In longstanding diabetic macular oedema (DME) or retinal vein occlusion (RVO), capillary macroaneurysms may develop. Indocyanine green angiography (ICGA) has been shown to optimise their detection. Here, we report the anatomical and functional outcome of the elective photocoagulation of capillary macroaneurysms.Methods
A retrospective, interventional, two-centre study. In eyes with chronic macular oedema and severe hard exsudates due to diabetic retinopathy or RVO, the presence of capillary macroaneurysms (defined by a diameter larger than 150 µm) was assessed by ICGA and optical coherence tomography (OCT). Capillary macroaneurysms were selectively photocoagulated, the presence of photothrombosis within the lumen being assessed by immediate OCT.Results
Four eyes from three patients with DME and five eyes from five patients with RVO were included. The median duration of visual loss was 4 years. Median initial visual acuity (VA) was 20/200. The median number of capillary macroaneurysms per eye was 2 (range, 1–8) and their median size was 410 µm (range, 154–603). Six months after photocoagulation, there was a significant reduction in macular thickness (mean±SD, 528 µm±200 vs 271 µm±152, p<0.05) and improvement of VA (mean log MAR, 0.82 vs 0.58, p<0.05).Conclusions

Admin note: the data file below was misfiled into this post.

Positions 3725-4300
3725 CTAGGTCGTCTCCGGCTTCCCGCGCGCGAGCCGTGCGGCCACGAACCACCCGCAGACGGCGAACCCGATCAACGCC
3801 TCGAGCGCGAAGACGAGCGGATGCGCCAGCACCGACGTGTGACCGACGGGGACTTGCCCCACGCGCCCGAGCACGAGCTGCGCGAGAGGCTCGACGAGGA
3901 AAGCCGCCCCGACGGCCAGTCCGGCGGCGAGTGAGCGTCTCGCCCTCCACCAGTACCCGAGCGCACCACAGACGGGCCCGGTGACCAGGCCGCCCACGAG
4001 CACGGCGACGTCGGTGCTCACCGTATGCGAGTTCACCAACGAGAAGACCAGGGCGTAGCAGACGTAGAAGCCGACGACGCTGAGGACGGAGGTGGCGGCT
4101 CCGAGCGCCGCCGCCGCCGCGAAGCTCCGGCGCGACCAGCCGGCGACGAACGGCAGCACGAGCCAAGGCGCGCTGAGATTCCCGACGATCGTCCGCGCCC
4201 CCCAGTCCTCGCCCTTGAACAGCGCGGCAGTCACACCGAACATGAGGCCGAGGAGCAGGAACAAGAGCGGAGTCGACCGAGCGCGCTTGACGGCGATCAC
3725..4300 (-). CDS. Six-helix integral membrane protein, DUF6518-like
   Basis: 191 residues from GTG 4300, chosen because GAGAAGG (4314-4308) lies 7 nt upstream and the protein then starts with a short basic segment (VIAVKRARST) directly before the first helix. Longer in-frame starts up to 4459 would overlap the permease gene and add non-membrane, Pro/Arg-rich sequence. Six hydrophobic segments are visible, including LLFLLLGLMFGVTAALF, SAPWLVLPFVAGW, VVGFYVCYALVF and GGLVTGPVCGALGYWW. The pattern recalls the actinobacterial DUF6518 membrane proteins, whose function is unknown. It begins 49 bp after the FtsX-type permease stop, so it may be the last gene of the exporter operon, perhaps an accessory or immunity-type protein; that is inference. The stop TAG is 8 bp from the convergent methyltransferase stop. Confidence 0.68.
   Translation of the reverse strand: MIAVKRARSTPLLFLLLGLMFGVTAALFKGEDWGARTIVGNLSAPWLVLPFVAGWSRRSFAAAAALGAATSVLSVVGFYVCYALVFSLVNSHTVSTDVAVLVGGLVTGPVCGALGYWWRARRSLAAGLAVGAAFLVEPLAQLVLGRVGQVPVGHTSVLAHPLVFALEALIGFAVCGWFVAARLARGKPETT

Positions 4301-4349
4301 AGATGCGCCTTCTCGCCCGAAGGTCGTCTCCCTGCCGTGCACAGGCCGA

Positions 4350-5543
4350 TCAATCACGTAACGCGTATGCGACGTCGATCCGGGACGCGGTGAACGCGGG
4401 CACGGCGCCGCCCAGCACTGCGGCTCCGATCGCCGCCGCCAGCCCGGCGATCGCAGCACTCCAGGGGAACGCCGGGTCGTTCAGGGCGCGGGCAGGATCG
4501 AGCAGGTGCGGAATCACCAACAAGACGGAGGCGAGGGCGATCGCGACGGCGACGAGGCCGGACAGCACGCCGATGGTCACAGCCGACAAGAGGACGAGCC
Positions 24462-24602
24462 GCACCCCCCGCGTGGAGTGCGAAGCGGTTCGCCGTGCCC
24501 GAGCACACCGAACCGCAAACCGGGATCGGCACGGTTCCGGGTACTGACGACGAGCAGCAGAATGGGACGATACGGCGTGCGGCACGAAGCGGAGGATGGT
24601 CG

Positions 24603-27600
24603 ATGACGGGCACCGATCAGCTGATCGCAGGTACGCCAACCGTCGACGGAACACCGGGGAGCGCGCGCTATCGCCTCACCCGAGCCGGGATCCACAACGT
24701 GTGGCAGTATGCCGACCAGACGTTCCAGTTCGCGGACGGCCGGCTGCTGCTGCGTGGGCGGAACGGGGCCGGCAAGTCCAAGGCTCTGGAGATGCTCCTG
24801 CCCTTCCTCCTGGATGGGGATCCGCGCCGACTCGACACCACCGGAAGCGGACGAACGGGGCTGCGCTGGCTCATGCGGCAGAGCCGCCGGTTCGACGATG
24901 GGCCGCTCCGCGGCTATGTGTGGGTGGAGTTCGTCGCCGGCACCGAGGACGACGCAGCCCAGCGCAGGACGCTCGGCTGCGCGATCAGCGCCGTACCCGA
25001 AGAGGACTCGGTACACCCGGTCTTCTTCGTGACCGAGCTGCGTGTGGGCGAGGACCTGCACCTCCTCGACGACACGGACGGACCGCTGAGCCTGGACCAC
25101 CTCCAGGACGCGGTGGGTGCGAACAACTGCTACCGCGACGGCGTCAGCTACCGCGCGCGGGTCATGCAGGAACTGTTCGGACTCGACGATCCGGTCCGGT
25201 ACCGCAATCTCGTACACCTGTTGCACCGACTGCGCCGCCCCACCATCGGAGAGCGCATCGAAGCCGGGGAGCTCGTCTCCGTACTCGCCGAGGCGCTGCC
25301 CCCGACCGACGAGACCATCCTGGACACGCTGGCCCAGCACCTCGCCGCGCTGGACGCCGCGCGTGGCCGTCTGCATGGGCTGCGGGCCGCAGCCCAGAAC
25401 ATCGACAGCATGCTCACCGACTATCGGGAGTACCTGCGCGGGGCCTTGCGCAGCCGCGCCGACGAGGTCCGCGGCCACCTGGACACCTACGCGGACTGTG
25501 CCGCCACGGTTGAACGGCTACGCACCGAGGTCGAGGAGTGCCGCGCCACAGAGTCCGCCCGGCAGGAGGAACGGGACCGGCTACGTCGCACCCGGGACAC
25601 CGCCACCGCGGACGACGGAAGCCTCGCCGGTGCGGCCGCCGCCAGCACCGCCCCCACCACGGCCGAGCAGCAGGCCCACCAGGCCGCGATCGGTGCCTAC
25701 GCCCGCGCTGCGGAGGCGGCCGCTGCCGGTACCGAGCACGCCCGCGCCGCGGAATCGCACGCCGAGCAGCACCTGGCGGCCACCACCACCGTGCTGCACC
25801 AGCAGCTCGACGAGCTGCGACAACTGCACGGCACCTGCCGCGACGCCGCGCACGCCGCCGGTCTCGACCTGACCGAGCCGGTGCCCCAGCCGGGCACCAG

During macular oedema with severe hard exsudates due to DME or RVO, systematic detection of capillary macroaneurysms by ICGA followed by their OCT-controlled photocoagulation may be of interest. These results may contribute to re-evaluate the role of photocoagulation in the management of longstanding macular oedema.